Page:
Thursday, September 23, 2004

'Code of silence' Among Priests Shields Abusers


From 'Code of silence' among priests shields abusers:

"When the Rev. Lawrence Minder told his congregation last month that he had been abused by a priest 30 years ago, the Bothell priest became one of a handful of Roman Catholic priests nationwide to break an unspoken vow: Thou Shalt Not Accuse Fellow Clergy.

Though parishioners at St. Brendan Catholic Church were startled to hear that their pastor had been abused by a fellow priest, many experts believe Minder is one of hundreds of Catholic clergy who were sexually abused by priests when they were children.

Afraid of the personal and professional consequences of reporting their abuse, many keep their allegations to themselves -- even though the men who abused them are often still practicing priests dealing with children on a daily basis.

'There's this code of silence -- you don't criticize another priest. You don't tarnish the image of the church,' said the Rev. Gary Hayes, a priest in Kentucky who says he was abused by a priest when he was 15.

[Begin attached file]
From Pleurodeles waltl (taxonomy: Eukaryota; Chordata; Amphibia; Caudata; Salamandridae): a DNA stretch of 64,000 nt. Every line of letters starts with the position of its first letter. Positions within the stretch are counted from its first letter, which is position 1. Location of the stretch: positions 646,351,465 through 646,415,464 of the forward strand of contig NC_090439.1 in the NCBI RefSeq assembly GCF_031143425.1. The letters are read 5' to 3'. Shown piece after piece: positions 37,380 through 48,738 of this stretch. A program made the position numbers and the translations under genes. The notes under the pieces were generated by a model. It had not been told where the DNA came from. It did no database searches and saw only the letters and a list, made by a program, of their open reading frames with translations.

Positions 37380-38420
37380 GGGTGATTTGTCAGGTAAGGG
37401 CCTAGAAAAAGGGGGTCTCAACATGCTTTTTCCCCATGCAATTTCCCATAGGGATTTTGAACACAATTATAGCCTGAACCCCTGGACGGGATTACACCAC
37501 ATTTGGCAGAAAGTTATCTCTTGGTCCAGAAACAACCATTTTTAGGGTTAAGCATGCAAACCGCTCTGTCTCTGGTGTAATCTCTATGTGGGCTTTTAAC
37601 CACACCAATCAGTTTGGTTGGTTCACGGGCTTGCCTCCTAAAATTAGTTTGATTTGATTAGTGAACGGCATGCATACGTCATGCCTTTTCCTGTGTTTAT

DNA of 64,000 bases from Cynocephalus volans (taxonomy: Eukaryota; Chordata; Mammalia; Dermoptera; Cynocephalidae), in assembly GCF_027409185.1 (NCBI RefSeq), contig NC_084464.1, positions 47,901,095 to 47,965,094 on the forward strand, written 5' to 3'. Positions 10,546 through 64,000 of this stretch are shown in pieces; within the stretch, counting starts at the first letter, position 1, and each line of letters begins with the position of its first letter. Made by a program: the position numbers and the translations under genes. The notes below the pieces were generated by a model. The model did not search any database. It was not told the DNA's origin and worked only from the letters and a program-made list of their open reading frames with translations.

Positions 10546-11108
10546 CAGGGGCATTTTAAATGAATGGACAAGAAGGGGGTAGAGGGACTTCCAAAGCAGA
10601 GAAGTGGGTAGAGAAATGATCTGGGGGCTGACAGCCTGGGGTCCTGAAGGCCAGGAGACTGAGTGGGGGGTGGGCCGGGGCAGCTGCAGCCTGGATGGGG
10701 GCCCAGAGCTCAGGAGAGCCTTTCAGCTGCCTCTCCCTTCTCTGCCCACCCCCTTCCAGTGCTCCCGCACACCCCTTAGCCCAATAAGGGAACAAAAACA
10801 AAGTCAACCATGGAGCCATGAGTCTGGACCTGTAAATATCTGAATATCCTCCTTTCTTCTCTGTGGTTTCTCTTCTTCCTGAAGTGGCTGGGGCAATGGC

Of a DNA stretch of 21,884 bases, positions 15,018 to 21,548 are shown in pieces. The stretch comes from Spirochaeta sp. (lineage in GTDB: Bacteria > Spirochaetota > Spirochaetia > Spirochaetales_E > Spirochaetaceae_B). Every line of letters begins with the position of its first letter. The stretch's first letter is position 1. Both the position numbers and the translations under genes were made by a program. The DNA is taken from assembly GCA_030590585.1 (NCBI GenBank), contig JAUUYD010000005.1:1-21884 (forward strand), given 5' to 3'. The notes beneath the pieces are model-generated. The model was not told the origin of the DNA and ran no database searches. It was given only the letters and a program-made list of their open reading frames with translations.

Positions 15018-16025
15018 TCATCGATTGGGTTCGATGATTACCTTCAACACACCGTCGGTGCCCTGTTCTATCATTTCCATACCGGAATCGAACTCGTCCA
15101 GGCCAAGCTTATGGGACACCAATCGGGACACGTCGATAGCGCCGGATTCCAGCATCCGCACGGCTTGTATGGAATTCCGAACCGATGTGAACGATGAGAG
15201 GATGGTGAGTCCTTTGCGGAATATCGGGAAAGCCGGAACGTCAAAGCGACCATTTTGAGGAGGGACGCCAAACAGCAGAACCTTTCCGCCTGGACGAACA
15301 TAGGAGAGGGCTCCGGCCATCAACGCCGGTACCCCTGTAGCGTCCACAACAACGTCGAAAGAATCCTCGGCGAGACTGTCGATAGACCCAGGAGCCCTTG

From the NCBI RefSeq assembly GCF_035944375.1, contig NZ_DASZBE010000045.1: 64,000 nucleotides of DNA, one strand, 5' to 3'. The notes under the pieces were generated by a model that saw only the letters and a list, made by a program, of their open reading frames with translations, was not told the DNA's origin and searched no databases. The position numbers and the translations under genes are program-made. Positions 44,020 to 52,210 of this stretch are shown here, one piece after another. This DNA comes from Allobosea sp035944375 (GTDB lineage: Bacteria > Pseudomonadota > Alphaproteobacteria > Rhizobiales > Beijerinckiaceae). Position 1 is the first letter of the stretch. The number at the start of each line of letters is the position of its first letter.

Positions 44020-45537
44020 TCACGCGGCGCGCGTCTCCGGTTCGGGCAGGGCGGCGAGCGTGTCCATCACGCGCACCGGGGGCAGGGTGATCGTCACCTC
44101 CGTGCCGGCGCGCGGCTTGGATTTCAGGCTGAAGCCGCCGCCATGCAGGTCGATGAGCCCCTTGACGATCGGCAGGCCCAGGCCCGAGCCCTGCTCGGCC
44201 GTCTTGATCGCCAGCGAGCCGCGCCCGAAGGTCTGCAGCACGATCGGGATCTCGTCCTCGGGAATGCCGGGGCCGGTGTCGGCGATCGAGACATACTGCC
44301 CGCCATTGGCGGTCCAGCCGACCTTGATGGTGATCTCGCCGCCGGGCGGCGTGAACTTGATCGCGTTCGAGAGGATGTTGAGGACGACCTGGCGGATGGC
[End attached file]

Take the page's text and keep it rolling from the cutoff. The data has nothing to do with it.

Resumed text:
Hayes, 52, was one of the first priests to go public with allegations that he'd been abused by a priest. He said he has met or heard of about 50 priests who say they have been abused by priests, and he suspects there may be 'hundreds' more.

Priests who point fingers at other clergy 'don't make any friends in the church, I'll tell you that much,' said the Rev. John Bambrick, a New Jersey priest who said he was also abused by a priest when he was 15.

'I know guys who came forward, and it was disastrous. Priests shun you. It gets to be very, very messy -- I think a lot of guys don't want to get caught up in that mess.'

Bambrick said he knows of about 20 priests who have been abused by priests. He and Hayes have started a support group for priests abused by priests called Jordan's Crossing. "